In a meeting with a prospective client recently, I was attempting to describe my success rate with the particular malady with which they were wrestling. When clients first present for treatment they are often discouraged, desperate, and hopeless. One of the first battles is to demonstrate that things can be better and that I know how to move with them toward that goal.
Unfortunately, when I listen to myself describe the efficacy of the treatment process and my particular experience in helping others, it can come across as cocky and arrogant.
I ran across this quote and thought of how it addresses this issue. I found it meaningful and believe it is my new mantra. “I’ve been successful, but it is more important to be significant.”
Success can be a singular accomplish-ment, produced through the untiring efforts of an individual toward a specific goal. For example, 1994: Daniel Bent set the record for fastest ever time in the bog-snorkeling triathlon in 2 hours, 23 minutes, 24 seconds at the World Bog Snorkeling Championships. That might be successful, but it isn’t significant.
Some might question the success of Jesus’ coming into this world, after all, it ended with his crucifixion. While I would argue that he was successful because he gave his life as a ransom for many, and that the resurrection and ascension were the end rather than his crucifixion… no one can argue about his significance. We measure time in years from his birth, we celebrate holidays, observe holy days, and a large portion of the world begin and end their days reading about him.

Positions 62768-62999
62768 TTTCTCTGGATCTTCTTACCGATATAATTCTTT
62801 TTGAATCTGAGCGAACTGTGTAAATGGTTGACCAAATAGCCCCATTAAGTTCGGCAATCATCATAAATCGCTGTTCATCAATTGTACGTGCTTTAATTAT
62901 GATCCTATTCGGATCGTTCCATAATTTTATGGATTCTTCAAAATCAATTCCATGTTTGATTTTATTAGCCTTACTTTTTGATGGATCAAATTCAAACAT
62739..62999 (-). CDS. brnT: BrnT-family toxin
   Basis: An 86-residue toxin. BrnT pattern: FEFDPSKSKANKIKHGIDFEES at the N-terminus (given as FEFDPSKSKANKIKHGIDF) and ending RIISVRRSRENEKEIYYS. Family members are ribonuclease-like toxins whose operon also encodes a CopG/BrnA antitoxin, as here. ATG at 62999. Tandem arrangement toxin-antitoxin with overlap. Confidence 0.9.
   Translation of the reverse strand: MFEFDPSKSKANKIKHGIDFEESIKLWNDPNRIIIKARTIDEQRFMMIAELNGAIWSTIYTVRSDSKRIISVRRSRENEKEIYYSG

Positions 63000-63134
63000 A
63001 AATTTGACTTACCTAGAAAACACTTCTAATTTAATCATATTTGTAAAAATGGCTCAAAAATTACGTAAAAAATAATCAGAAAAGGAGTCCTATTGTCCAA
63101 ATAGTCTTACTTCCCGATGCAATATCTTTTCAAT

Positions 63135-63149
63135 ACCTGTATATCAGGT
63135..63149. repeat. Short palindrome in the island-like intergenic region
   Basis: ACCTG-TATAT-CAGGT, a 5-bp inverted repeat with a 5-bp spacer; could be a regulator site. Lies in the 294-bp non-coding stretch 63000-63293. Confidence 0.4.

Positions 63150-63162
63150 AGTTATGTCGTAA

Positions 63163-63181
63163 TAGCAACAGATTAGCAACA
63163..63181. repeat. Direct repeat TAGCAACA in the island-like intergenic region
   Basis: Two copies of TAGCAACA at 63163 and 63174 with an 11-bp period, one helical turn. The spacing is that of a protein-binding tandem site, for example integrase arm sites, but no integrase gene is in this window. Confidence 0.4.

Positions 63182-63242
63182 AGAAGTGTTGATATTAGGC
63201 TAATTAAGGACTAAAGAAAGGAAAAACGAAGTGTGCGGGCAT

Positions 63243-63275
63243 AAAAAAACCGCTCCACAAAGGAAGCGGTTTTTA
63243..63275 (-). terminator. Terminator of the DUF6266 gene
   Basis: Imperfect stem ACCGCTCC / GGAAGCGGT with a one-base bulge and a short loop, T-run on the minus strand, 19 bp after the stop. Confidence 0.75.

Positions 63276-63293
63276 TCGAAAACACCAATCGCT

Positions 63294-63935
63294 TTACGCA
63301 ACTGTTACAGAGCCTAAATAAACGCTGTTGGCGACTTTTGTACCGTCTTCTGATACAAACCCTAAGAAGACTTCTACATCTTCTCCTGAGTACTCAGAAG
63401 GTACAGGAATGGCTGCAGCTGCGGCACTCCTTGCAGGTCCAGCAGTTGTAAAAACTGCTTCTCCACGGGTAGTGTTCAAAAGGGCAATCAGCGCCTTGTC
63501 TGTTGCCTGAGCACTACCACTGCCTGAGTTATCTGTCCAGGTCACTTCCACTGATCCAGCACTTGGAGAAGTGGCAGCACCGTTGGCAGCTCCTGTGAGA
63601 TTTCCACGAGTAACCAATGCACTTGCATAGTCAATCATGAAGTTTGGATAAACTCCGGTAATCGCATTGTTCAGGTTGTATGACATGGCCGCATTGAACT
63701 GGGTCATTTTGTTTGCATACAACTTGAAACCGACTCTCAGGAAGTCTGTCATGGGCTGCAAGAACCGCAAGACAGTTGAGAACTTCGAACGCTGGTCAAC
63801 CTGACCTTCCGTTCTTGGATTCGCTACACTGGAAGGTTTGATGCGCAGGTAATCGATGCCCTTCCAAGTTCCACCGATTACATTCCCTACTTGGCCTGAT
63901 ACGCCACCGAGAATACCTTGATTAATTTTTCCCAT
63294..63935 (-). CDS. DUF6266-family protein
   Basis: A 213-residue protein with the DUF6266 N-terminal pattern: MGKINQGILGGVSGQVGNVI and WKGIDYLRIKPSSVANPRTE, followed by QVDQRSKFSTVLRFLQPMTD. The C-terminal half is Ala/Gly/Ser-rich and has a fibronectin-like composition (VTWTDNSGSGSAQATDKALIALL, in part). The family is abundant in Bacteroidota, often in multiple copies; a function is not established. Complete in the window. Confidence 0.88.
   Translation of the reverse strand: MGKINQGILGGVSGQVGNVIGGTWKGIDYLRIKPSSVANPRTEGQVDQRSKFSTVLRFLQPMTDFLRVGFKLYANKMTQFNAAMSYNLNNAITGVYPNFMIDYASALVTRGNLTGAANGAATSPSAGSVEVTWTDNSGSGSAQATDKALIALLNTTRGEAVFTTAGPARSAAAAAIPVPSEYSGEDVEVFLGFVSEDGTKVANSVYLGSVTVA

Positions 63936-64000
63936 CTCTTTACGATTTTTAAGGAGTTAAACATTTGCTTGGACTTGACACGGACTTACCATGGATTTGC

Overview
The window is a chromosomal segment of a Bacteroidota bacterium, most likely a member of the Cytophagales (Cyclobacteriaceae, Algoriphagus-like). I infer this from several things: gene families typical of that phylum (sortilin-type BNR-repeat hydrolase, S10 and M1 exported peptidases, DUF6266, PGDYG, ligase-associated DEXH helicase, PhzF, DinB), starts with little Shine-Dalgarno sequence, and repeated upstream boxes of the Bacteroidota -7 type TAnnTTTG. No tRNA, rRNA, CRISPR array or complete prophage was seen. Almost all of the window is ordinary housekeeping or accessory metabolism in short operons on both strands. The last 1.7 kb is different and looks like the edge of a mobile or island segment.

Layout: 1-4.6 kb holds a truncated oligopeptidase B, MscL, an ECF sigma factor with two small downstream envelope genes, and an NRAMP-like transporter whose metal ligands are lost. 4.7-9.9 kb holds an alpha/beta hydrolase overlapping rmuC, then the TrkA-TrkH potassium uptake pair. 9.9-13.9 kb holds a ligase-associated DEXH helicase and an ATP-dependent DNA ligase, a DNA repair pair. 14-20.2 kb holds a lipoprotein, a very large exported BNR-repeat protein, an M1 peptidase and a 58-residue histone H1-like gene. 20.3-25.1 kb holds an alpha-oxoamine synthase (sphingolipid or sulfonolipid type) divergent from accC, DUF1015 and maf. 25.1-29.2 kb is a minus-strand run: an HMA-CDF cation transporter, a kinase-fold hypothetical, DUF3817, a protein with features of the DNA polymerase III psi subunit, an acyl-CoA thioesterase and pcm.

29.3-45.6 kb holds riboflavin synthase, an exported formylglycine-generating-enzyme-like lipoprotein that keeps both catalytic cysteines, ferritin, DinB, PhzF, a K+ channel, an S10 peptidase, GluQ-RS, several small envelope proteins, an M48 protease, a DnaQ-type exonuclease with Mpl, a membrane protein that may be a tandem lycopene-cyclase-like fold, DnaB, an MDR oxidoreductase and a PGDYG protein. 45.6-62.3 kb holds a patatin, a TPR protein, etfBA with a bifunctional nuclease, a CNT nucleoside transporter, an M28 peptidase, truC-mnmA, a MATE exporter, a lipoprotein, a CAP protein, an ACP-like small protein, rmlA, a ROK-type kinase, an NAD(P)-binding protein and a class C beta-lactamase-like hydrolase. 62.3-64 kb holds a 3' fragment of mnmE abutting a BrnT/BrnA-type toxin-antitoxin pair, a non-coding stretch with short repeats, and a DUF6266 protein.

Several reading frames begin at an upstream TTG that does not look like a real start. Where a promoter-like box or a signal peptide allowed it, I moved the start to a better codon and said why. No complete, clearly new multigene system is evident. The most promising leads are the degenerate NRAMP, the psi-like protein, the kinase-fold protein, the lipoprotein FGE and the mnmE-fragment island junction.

Success or significant, which would you choose? Many significant people never achieve financial success, nor are they ever known outside of their sphere of influence. Jesus even alluded to it in reminding the disciples that everywhere the Gospel is preached the act of Mary anointing him with oil would be remembered. One act, significant for all time.